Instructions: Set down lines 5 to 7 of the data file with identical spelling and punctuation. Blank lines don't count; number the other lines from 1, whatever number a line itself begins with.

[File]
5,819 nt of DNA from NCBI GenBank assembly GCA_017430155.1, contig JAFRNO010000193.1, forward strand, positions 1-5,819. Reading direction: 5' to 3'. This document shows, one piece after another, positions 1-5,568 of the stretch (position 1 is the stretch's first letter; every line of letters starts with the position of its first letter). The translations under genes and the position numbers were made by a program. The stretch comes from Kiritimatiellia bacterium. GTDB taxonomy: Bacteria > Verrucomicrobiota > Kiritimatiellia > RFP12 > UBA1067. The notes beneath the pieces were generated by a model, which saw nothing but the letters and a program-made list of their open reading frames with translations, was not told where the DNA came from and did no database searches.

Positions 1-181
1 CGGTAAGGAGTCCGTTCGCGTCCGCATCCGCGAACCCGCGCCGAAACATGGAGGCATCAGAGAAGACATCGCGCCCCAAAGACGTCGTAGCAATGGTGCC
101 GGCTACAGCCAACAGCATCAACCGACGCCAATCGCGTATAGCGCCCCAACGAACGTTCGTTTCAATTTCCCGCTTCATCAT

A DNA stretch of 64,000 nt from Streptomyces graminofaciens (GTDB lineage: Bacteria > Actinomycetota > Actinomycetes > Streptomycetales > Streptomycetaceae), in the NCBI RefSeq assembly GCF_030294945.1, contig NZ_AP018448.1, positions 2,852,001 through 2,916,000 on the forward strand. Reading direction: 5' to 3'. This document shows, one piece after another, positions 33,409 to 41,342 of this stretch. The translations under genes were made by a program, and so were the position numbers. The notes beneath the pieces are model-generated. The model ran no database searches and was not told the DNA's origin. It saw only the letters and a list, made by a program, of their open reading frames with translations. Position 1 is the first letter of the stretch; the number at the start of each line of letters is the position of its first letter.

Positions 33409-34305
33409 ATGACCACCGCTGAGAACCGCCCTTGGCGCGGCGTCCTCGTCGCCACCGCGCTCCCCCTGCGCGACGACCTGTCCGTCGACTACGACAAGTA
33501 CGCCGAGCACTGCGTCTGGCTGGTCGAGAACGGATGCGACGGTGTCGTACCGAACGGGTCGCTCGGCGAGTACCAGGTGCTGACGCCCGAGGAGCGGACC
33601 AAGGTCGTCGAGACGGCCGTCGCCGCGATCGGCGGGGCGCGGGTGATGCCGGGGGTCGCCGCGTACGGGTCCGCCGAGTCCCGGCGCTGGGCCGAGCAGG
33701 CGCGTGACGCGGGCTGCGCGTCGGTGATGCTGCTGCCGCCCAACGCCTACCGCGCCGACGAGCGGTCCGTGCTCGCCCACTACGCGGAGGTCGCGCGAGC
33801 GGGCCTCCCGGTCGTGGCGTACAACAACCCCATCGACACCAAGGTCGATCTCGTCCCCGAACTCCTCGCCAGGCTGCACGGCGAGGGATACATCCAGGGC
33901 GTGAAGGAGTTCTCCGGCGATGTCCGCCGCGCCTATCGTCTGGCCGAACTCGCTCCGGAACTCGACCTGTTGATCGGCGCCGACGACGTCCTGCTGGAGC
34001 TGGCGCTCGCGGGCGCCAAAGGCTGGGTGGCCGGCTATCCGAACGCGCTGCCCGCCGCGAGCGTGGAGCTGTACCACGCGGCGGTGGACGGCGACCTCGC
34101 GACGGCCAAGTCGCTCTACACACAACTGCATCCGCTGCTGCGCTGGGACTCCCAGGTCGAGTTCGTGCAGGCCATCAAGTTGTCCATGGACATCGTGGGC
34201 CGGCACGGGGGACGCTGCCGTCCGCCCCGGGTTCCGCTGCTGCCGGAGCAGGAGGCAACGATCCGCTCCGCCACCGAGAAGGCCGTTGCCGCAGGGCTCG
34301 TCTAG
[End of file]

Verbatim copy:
A DNA stretch of 64,000 nt from Streptomyces graminofaciens (GTDB lineage: Bacteria > Actinomycetota > Actinomycetes > Streptomycetales > Streptomycetaceae), in the NCBI RefSeq assembly GCF_030294945.1, contig NZ_AP018448.1, positions 2,852,001 through 2,916,000 on the forward strand. Reading direction: 5' to 3'. This document shows, one piece after another, positions 33,409 to 41,342 of this stretch. The translations under genes were made by a program, and so were the position numbers. The notes beneath the pieces are model-generated. The model ran no database searches and was not told the DNA's origin. It saw only the letters and a list, made by a program, of their open reading frames with translations. Position 1 is the first letter of the stretch; the number at the start of each line of letters is the position of its first letter.

Positions 33409-34305
33409 ATGACCACCGCTGAGAACCGCCCTTGGCGCGGCGTCCTCGTCGCCACCGCGCTCCCCCTGCGCGACGACCTGTCCGTCGACTACGACAAGTA